Dr Maree Meredith speaking at the launch of Poche SA+NT in Darwin
Opportunities to drive substantial improvements in health outcomes for Aboriginal and Torres Strait Islander people across the Territory and South Australia have been realised through Flinders University’s Poche Centre, which was re-launched in Darwin today.
The Centre has new staff, a new name and brand, a fresh strategy and capacity to drive change. It plans to partner with remote communities, health funders, government and researchers to drive community-led change.
Poche SA+NT will build on the legacy of the Poche Flinders centre, with ambitious goals to:
- Develop a network of 500 health leaders by 2025;
- Translate university research into practical community programs;
- Research ways to deliver holistic, best-practice care so that Aboriginal and Torres Strait Islander people see and experience improved care outcomes;
- Take priorities and learnings from communities to researchers, so that action can be community-led, practical and continuously improved as results are assessed.
Professor Jonathan Craig, Flinders University Vice-President and Executive Dean of the College of Medicine and Public Health, said the reimagining of the Centre’s approach was essential to improve the pace of progress in Indigenous health improvements.
“Governments, researchers and communities across Australia have said throughout 2020 that more tweaking of the same approaches is no longer good enough, given the lack of progress Australia has made in closing the health gap,” Professor Craig said.
“As an Aboriginal-led centre, the Poche SA+NT team realised the importance of listening to community, funders, partners and our own staff to take a new direction, focusing on building a much stronger network of health leaders who are well versed in Indigenous health across the country and in translating innovative research into programs that have a significant impact.
“Sitting still is not an option.
“We at Flinders University are demonstrating our commitment to making positive change which contributes to tangible improvements in the health of Aboriginal and Torres Strait Islander people.”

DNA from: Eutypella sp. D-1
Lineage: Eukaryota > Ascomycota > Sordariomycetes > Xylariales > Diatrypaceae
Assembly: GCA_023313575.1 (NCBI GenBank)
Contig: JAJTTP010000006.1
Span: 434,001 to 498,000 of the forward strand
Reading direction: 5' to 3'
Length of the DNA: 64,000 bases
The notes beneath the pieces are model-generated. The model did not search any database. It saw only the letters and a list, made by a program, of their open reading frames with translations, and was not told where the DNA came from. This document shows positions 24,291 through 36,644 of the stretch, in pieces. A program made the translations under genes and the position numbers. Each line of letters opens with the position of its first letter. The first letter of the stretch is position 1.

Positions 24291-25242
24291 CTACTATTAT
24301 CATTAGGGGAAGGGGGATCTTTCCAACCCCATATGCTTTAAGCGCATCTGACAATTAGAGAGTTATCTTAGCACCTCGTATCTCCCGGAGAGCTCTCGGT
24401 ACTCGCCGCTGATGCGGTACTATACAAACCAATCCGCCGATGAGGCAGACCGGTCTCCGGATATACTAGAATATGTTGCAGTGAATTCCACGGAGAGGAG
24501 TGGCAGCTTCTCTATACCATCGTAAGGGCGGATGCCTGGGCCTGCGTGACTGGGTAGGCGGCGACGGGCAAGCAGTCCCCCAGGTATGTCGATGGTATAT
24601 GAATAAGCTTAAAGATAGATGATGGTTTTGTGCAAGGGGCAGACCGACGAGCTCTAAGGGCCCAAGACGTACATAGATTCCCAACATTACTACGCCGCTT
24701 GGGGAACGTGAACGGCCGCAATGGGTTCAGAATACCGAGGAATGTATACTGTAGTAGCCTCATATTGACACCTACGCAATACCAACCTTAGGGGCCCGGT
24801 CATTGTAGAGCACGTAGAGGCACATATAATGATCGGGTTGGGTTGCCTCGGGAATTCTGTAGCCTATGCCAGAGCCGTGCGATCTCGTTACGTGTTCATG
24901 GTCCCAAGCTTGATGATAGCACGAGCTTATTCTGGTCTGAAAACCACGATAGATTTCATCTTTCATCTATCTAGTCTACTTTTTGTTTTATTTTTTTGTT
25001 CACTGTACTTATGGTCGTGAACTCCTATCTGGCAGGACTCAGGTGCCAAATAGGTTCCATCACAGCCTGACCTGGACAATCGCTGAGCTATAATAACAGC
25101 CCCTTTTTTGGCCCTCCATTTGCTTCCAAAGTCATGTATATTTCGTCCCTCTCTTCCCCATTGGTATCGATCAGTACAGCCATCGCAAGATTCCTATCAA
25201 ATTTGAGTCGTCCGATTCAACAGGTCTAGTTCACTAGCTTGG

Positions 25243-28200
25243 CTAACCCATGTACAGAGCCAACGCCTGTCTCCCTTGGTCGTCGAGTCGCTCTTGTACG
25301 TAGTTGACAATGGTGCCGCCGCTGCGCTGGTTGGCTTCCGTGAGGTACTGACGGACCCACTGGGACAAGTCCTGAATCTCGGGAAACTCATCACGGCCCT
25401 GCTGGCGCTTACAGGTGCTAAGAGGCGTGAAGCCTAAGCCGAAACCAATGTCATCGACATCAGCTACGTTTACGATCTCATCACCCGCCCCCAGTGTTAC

Director of Poche SA+NT, Dr Maree Meredith said collaboration and effective listening and communicating will be key to the Centre’s success.
“We have amazing innovations in health care and medical technology, but they frequently don’t translate into significant outcomes for people out in community, because we need a much more holistic approach to health.
“A simple example from a few years ago was that people from remote communities were not eating well in hospital, and when we looked at why, it turned out that hospital menus were only in English and they couldn’t be read by many people from remote communities who spoke other languages.
“The best medical breakthroughs in the world don’t mean much in the streets of Tennant Creek or Nhulunbuy, The APY Lands, Port Augusta or Adelaide, Alice Springs or Darwin if they can’t be accessed or understood.
“Poche SA+NT is in a unique place, at the intersection between researchers, communities, government and funders, where we can try to grow common understanding and initiate improved health solutions.
“We will only achieve significant results if we work in collaboration with the many other groups seeking to make a difference in Indigenous health – and we are determined to see change occur.
“The Poche SA+NT team has taken brave steps to change the status quo, so that our Centre has a real capacity to enable significant change. We are very excited about working closely with a range of new partners to deliver programs and spark new ideas for policy and practice in South Australia and the Northern Territory in 2021.”